"By uncovering this mechanism, we might one day be able to determine the difference between normal HSCs and leukemic stem cells in gene regulatory networks. This could allow us to develop more targeted therapies. These kinds of therapeutic applications are still down the road, but they can happen very quickly in the blood/leukemia field," says Passegu.
Passegu's study represents a turnabout from other research, which has demonstrated that mutated HSC that cause leukemia burn out at a faster rate than normal HSCs. In contrast, this study shows that JunB does not effect the cells' potential for unlimited self-renewal.
The researchers demonstrated this by treating both JunB-deficient mice and control mice with the powerful chemotherapy drug 5-FU, which was given to deplete regenerating HSCs. As expected, JunB-deficient mice consistently displayed higher levels of myeloid lineage than the control group, indicating constant regeneration of a myeloproliferative disease from JunB-deficient HSCs that persisted after treatment. When researchers compared survival rates of the animals during several cycles of treatment, they found little difference between the two groups, indicating that JunB-deficient HSCs do not exhaust faster than the control HSCs.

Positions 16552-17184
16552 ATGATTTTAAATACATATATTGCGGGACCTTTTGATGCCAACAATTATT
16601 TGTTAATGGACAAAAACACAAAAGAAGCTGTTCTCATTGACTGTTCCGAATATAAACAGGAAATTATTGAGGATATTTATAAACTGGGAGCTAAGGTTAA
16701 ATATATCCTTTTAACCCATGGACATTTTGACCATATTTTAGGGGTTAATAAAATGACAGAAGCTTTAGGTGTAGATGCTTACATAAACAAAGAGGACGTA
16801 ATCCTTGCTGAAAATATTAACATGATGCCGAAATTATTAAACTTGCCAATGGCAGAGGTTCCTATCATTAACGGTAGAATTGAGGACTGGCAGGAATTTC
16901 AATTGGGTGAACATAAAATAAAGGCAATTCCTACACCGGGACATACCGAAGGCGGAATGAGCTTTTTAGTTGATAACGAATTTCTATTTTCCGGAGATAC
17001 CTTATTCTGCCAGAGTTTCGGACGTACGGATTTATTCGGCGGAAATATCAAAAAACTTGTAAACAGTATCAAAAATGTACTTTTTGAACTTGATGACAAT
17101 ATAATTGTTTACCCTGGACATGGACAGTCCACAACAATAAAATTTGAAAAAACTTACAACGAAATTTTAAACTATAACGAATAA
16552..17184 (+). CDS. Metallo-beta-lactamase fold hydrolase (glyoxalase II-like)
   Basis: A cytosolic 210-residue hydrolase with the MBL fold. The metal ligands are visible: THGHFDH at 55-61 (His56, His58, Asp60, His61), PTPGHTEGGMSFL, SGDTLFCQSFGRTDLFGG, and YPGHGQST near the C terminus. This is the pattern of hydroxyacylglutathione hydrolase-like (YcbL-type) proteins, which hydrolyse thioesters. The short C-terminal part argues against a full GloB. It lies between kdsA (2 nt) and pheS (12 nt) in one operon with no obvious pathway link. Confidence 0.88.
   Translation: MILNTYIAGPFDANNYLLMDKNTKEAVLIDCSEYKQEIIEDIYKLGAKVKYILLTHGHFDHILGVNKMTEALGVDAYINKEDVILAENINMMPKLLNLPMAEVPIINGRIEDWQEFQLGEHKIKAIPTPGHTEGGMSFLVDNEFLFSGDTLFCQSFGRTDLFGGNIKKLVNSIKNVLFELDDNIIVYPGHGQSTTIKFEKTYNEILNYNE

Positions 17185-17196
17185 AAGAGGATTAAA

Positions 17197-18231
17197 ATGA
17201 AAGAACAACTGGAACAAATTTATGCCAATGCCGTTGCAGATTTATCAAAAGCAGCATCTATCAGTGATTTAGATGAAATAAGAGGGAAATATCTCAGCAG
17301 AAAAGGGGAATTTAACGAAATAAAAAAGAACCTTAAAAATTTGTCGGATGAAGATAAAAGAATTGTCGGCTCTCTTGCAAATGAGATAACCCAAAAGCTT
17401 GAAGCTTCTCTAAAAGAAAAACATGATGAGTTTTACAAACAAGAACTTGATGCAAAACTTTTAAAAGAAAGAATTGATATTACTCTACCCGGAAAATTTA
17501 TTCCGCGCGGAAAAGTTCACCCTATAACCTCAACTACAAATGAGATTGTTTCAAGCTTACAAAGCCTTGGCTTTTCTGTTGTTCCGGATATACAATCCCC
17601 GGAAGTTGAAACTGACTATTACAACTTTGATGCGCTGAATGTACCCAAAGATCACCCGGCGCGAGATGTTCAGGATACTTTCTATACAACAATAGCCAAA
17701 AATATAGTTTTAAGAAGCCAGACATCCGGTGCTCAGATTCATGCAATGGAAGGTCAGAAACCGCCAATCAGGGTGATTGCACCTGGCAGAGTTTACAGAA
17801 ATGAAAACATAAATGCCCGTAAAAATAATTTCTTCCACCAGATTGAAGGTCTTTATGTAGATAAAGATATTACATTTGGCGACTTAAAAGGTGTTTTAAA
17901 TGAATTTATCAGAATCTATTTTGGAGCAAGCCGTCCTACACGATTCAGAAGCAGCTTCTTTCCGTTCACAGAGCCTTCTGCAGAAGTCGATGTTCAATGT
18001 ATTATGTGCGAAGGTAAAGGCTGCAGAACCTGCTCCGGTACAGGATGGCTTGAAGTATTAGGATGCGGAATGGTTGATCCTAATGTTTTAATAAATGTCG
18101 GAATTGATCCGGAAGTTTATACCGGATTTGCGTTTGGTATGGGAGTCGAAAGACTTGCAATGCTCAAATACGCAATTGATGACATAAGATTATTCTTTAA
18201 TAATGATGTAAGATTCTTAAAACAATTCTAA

In tracking the differences between the JunB-deficient mice and the control group, it became apparent to the researchers that purity of HSCs was a key factor in determining the success of engraftment. Initially, the scientists were struck by the disparity in engraftment between the JunB-deficient HSCs and the control HSCs. But with the use of SLAM cells, a highly purified HSC population, they found that the two groups displayed in fact identical engraftment.
This finding may have important ramifications for patients undergoing bone marrow transplants, for leukemia, lymphoma, multiple myeloma an
|Contact: Jennifer OBrien|
University of California - San Francisco